President: Anote Tong (2003)
Total area: 313 sq mi (811 sq km)
Population (2014 est.): 104,488 (growth rate: 1.18%); birth rate: 21.85/1000; infant mortality rate: 35.47/1000; life expectancy: 65.47
Capital and largest city (2011 est.): Tarawa, 44,000
Monetary unit: Australian dollar
Kiribati, formerly the Gilbert Islands, consists of three widely separated main groups of southwest Pacific islands: the Gilberts on the equator, the Phoenix Islands to the east, and the Line Islands farther east. Ocean Island, producer of phosphates until it was mined out in 1981, is also included in the 2 million square miles of ocean. Most of the islands of Kiribati are low-lying coral atolls built on a submerged volcanic chain and encircled by reefs.
Kiribati was first settled by early Austronesian-speaking peoples long before the 1st century A.D . Fijians and Tongans arrived about the 14th century and subsequently merged with the older groups to form the traditional I-Kiribati Micronesian society and culture. The islands were first sighted by British and American ships in the late 18th and early 19th centuries, and the first British settlers arrived in 1837. A British protectorate since 1892, the Gilbert and Ellice Islands became a Crown colony in 1915–1916. Kiritimati (Christmas) Atoll became a part of the colony in 1919; the Phoenix Islands were added in 1937.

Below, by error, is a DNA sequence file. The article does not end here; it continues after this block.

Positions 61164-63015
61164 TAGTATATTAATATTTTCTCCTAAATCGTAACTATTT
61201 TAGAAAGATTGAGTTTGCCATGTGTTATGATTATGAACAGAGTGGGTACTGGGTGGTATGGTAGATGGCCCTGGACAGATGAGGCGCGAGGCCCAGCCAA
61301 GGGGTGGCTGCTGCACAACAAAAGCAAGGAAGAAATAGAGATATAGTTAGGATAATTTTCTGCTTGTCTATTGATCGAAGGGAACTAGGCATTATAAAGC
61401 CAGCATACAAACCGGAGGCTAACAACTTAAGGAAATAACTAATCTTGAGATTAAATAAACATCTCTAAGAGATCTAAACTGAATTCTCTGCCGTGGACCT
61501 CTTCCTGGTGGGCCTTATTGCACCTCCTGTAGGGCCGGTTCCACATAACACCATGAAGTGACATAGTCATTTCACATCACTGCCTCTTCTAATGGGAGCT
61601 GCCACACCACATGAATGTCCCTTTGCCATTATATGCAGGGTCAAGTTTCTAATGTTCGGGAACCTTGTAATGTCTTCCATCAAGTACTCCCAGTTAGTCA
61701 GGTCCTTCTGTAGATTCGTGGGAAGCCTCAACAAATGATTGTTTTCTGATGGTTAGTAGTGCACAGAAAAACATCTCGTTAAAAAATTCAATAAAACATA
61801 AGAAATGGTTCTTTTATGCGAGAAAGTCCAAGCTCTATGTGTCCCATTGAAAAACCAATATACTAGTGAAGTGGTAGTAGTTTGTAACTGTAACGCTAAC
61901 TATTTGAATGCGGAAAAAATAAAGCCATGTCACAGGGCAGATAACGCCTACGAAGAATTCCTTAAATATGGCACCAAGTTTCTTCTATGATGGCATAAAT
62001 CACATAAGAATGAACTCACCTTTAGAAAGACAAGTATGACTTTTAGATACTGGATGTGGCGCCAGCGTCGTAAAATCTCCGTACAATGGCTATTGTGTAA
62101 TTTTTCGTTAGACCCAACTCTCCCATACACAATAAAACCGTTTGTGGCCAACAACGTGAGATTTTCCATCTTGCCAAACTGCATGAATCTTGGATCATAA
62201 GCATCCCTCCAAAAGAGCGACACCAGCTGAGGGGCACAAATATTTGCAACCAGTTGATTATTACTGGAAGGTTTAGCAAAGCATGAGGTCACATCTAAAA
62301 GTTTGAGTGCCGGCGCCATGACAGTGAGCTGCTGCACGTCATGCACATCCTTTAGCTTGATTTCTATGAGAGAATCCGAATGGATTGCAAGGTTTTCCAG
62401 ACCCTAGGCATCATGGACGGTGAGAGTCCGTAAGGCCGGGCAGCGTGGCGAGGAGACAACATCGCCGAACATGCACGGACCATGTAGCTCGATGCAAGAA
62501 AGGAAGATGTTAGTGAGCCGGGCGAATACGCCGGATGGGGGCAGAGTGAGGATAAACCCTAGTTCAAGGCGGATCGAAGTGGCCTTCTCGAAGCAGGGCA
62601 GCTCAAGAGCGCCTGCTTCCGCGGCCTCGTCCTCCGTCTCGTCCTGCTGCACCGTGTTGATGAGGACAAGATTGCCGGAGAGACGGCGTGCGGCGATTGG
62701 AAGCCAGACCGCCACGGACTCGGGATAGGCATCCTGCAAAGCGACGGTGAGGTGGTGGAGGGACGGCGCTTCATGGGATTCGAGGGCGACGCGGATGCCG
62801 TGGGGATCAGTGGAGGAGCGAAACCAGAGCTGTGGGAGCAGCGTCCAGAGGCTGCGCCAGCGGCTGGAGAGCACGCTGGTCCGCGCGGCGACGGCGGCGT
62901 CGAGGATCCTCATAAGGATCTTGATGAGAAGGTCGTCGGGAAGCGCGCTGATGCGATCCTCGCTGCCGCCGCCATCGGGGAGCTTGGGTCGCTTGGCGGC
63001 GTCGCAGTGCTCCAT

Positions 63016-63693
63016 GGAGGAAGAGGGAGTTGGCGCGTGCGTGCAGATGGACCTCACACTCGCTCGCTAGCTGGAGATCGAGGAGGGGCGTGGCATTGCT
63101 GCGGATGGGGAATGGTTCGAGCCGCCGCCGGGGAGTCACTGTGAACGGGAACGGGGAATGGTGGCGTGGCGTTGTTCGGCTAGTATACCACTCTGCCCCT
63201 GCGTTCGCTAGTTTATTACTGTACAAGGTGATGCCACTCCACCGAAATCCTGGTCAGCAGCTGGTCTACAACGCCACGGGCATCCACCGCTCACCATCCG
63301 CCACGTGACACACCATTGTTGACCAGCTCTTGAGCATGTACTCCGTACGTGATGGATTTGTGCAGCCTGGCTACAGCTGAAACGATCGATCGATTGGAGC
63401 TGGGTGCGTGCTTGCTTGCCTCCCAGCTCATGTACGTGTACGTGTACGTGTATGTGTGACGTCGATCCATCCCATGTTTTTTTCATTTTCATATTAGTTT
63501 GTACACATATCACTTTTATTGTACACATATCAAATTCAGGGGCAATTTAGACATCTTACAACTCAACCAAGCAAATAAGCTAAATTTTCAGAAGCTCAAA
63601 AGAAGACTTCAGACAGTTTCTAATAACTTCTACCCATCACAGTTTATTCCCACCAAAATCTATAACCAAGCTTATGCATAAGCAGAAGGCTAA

Tarawa and others of the Gilbert group were occupied by Japan during World War II. Tarawa was the site of one of the bloodiest battles in U.S. Marine Corps history when marines landed in Nov. 1943 to dislodge the Japanese defenders. The Gilbert Islands and Ellice Islands (now Tuvalu) were separated in 1975 and granted internal self-government by Britain. Kiribati became independent on July 12, 1979.